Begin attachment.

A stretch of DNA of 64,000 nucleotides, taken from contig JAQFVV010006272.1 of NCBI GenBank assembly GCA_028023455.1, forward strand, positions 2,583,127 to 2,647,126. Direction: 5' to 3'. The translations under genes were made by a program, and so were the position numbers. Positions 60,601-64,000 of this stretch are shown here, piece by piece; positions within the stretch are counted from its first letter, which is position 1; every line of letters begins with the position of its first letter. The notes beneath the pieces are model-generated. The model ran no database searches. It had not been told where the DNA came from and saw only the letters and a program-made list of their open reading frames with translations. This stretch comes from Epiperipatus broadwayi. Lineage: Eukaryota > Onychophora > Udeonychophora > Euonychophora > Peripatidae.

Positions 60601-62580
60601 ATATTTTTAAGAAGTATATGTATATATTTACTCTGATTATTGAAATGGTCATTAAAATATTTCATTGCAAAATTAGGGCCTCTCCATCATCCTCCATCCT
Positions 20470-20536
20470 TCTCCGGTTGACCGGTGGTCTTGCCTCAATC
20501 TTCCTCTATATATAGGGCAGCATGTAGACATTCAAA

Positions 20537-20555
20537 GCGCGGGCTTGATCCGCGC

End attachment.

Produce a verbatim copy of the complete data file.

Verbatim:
A stretch of DNA of 64,000 nucleotides, taken from contig JAQFVV010006272.1 of NCBI GenBank assembly GCA_028023455.1, forward strand, positions 2,583,127 to 2,647,126. Direction: 5' to 3'. The translations under genes were made by a program, and so were the position numbers. Positions 60,601-64,000 of this stretch are shown here, piece by piece; positions within the stretch are counted from its first letter, which is position 1; every line of letters begins with the position of its first letter. The notes beneath the pieces are model-generated. The model ran no database searches. It had not been told where the DNA came from and saw only the letters and a program-made list of their open reading frames with translations. This stretch comes from Epiperipatus broadwayi. Lineage: Eukaryota > Onychophora > Udeonychophora > Euonychophora > Peripatidae.

Positions 60601-62580
60601 ATATTTTTAAGAAGTATATGTATATATTTACTCTGATTATTGAAATGGTCATTAAAATATTTCATTGCAAAATTAGGGCCTCTCCATCATCCTCCATCCT
Positions 20470-20536
20470 TCTCCGGTTGACCGGTGGTCTTGCCTCAATC
20501 TTCCTCTATATATAGGGCAGCATGTAGACATTCAAA

Positions 20537-20555
20537 GCGCGGGCTTGATCCGCGC